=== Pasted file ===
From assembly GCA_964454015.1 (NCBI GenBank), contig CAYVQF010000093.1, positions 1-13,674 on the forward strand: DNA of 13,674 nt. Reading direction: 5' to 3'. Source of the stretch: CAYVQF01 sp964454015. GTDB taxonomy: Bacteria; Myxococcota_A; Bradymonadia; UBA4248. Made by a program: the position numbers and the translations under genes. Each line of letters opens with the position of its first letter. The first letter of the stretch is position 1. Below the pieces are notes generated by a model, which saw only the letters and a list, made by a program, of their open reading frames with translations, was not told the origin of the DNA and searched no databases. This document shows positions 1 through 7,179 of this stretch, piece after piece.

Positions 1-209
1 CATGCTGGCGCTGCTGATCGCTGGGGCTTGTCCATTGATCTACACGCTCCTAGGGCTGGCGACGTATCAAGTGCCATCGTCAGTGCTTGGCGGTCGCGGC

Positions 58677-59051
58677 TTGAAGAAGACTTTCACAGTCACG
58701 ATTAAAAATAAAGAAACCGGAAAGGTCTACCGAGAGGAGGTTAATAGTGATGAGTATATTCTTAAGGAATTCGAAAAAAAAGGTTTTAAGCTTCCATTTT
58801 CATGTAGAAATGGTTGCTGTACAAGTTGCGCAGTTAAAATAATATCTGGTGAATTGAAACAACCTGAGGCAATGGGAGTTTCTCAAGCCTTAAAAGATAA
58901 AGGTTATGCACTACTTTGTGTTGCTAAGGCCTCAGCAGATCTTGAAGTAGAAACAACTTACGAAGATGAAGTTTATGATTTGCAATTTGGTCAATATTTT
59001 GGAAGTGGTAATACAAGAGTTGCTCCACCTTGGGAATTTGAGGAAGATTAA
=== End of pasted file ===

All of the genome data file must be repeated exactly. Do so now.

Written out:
From assembly GCA_964454015.1 (NCBI GenBank), contig CAYVQF010000093.1, positions 1-13,674 on the forward strand: DNA of 13,674 nt. Reading direction: 5' to 3'. Source of the stretch: CAYVQF01 sp964454015. GTDB taxonomy: Bacteria; Myxococcota_A; Bradymonadia; UBA4248. Made by a program: the position numbers and the translations under genes. Each line of letters opens with the position of its first letter. The first letter of the stretch is position 1. Below the pieces are notes generated by a model, which saw only the letters and a list, made by a program, of their open reading frames with translations, was not told the origin of the DNA and searched no databases. This document shows positions 1 through 7,179 of this stretch, piece after piece.

Positions 1-209
1 CATGCTGGCGCTGCTGATCGCTGGGGCTTGTCCATTGATCTACACGCTCCTAGGGCTGGCGACGTATCAAGTGCCATCGTCAGTGCTTGGCGGTCGCGGC

Positions 58677-59051
58677 TTGAAGAAGACTTTCACAGTCACG
58701 ATTAAAAATAAAGAAACCGGAAAGGTCTACCGAGAGGAGGTTAATAGTGATGAGTATATTCTTAAGGAATTCGAAAAAAAAGGTTTTAAGCTTCCATTTT
58801 CATGTAGAAATGGTTGCTGTACAAGTTGCGCAGTTAAAATAATATCTGGTGAATTGAAACAACCTGAGGCAATGGGAGTTTCTCAAGCCTTAAAAGATAA
58901 AGGTTATGCACTACTTTGTGTTGCTAAGGCCTCAGCAGATCTTGAAGTAGAAACAACTTACGAAGATGAAGTTTATGATTTGCAATTTGGTCAATATTTT
59001 GGAAGTGGTAATACAAGAGTTGCTCCACCTTGGGAATTTGAGGAAGATTAA